A new program at the Wisconsin Institute for Discovery is giving undergraduate students at the University of Wisconsin the opportunity to design projects based on their own ideas for scientific research or artistic endeavors.

The Frontier Fellows Program, a part of the Wisconsin Institute for Discovery, encourages students from various academic disciplines to apply for projects of their choosing with the guidance of expert faculty. David Baum, who served as chair of the selection committee for the program, said the program is the result of an effort to get more students, undergraduates in particular, involved with the work at the institute and participating with faculty.

“I personally believe that the best ideas out there are going to be coming from people in their twenties,” Baum said. “The goal from WID’s point of view is to find talented students and get them integrated within the WID community. While we encourage students to have ideas, we’re more interested in the people than the project.”

Frontier Fellows Program member Ana Beckman said the program is currently comprised of nine students who work in smaller teams for their respective projects. Beckman said the most interesting aspect of the program is the various backgrounds represented by the students who work together.

Beckman, along with UW students Alexandra Cohn and Michael Zaiken, is currently working on the “Biobulb” project. The majors of the students involved in the project range from neurobiology and anthropology to philosophy and biochemistry, Beckman said. The interdisciplinary team is working to develop what an artistic representation of synthetic biology, she said.

“[The Biobulb] is made up of three different living organisms,” Beckman said. “Essentially, in the end it would look like a blue, glowing light bulb about as bright as an exit sign.”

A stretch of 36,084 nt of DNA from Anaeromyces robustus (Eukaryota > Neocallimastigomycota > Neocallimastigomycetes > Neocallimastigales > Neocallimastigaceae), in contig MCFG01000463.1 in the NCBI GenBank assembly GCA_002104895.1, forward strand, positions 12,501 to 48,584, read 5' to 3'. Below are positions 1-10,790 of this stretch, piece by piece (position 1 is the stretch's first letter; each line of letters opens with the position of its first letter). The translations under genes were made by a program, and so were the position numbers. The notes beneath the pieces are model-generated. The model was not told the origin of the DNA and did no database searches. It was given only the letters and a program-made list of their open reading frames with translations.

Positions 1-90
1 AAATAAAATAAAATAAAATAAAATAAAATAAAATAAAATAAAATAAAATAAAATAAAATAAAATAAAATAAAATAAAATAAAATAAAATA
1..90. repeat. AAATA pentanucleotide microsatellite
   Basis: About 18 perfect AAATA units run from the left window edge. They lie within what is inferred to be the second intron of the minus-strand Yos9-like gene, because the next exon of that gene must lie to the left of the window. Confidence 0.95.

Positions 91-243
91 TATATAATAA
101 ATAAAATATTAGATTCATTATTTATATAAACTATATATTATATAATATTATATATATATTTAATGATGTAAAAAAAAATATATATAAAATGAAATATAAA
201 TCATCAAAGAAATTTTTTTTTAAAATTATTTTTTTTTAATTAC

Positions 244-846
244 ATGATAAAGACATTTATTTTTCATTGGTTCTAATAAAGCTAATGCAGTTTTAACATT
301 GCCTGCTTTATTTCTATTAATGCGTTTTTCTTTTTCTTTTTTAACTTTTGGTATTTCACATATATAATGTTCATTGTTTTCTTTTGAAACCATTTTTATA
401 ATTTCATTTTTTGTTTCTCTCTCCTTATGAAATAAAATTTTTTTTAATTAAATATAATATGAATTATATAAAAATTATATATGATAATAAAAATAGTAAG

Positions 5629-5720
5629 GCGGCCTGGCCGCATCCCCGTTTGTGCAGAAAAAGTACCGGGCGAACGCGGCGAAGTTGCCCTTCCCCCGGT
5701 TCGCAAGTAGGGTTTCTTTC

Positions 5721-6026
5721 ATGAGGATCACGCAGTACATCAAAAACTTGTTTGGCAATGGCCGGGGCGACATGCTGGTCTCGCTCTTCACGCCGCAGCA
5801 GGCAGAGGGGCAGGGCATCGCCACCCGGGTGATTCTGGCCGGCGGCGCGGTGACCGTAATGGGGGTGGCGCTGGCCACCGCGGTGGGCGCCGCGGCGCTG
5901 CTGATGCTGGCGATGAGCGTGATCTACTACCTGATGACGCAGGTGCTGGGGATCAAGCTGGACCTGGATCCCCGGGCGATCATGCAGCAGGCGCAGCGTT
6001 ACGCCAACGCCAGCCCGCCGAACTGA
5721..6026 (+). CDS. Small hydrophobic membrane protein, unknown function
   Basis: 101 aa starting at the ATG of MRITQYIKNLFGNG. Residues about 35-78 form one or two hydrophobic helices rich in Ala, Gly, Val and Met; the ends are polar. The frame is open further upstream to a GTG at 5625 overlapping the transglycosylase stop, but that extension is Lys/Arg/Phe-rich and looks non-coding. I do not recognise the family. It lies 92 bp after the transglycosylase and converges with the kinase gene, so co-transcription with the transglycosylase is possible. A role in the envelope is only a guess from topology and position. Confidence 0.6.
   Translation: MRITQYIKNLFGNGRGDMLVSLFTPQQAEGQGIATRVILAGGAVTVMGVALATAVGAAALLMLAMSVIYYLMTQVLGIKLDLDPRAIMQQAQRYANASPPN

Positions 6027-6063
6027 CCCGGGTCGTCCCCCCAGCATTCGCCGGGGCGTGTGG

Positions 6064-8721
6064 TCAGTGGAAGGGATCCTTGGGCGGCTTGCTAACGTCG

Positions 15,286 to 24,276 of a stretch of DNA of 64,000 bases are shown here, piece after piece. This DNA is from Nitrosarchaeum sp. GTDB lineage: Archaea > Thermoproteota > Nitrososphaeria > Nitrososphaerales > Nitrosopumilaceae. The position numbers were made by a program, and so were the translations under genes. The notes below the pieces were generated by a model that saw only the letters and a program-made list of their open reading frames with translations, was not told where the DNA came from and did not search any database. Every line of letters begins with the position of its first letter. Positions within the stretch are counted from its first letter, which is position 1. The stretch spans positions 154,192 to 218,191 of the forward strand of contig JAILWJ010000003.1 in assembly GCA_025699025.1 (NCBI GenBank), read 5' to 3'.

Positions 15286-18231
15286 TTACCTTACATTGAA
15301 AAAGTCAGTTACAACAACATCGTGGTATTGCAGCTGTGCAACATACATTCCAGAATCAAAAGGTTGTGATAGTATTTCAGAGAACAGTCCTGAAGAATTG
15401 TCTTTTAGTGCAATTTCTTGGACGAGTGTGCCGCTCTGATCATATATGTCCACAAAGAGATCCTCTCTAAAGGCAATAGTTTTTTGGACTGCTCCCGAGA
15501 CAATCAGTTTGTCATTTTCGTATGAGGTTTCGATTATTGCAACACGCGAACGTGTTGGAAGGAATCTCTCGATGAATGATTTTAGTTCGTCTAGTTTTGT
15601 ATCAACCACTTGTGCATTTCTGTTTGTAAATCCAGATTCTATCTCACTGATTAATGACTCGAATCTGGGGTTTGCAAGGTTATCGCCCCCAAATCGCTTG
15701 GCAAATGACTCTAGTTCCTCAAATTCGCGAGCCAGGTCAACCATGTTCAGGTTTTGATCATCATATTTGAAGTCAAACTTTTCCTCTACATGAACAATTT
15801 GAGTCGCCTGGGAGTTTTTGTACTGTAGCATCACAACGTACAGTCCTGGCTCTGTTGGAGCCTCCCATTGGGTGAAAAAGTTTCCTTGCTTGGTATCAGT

Beckman said she feels the program has provided her with a good way to discover where her interests lie. She said her biggest gain from her work thus far has been learning to express her ideas to other people that may not typically understand the complex science behind the project.

“As a student, I am learning how to communicate and express my ideas in different ways so that everyone can understand them,” Beckman said. “People are of many different disciplines but they all want to understand.”

According to Beckman, the Biobulb is ultimately intended to generate appeal from the public as an educational tool which can help people learn about synthetic biology.

Baum said he believes the program carries great potential to the university and its community. Each member of the Frontier Fellows program serves as an ambassador of their work and the WID community as a whole, he said.

“In addition to bringing into WID their expertise, they share it with everybody they interact with throughout campus,” Baum said. “We hope that it’s a two way street.”